Projects to increase transparency will always be welcome but given the precipitous decline in the price of energy commodities, keeping an eye on revenue from the extractive sectors is also an important and necessary exercise. Planning and having a vision for the sector is paramount. Our Government has many policy questions to answer and solve. How do we ensure continuous investment in the sector? How do we improve security of gas supply for our gas-based industries? How do we revitalize oil production? Which countries do we seek strategic partnerships with? Do we transition to a green economy? How do we prepare for the development of our deep-water acreage? The deep-water is seen by many as the next frontier for Trinidad and Tobago’s energy sector.
Only last month BHP Billiton began its deep-water exploration drilling campaign when it spudded its Le Clerc-1 well in Block 5 in 5,900 feet of water. Le Clerc-1 is the first of a two-to-three-well Phase 1 campaign that is expected to take approximately nine months. This historic drilling campaign is being conducted by the Deep-water Invictus, a state of the art 7th generation drill-ship which can drill in water depths of up to 40,000 feet. While the Le Clerc-1 well is in the company’s southern acreage offshore Trinidad and Tobago, the second and potentially third wells will be in the company’s northern acreage offshore Trinidad and Tobago. Based on its contractual obligations with the Government of Trinidad and Tobago, BHP Billiton is obligated to drill eight wells across its northern and southern acreage. This exploration campaign is expected to cost BHP Billiton and its joint venture partners approximately USD 1 billion.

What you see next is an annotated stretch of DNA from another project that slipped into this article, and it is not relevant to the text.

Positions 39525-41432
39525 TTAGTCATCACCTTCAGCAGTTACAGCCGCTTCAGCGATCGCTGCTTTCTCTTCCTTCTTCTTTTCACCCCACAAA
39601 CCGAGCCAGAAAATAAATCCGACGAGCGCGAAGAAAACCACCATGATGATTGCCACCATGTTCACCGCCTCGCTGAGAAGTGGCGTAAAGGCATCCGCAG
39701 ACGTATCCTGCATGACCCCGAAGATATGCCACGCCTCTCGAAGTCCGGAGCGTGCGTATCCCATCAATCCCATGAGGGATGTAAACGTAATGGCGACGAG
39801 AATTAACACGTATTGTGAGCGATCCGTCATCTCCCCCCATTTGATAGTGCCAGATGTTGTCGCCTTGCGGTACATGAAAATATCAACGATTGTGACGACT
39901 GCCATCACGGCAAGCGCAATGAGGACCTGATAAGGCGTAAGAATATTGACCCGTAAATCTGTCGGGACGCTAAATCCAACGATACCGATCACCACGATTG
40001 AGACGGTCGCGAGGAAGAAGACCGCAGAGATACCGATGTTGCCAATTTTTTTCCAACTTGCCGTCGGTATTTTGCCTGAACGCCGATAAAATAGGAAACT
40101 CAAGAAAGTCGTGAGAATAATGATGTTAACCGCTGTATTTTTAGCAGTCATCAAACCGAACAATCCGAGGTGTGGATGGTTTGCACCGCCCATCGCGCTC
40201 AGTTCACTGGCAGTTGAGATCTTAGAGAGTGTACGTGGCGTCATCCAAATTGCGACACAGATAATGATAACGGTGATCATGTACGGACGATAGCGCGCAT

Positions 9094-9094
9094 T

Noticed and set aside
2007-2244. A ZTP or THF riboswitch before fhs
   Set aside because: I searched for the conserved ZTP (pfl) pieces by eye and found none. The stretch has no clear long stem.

You may look at the scale of this investment, the work being undertaken and wonder about the potential negative impacts for Tobago. I know it is a real concern. But fear not. Many of you here may ponder how do we develop industry in or around Tobago yet respect and protect our environment? The answer is with leadership and the ability to strike a balance between industrial development, conservation and proper regulation. This country has a storied history of oil and gas development, stretching back over a century, with only one major oil spill recorded. Given this recent negative experience, this government is even more mindful of the need to strike this balance and ensure that best practices in rehabilitation and environmental management are the norm and that value is created in a socially and environmentally sustainable way from our finite mineral resources. As I said before, fear not. We can and we intend to strike this balance and we can do it by partnering with business. By empowering communities with knowledge and not shielding information from them, by giving our regulators the correct tools to fulfill their mandates. The stakes are high but we pledge to ensure any development does not alter the unique Tobago landscape.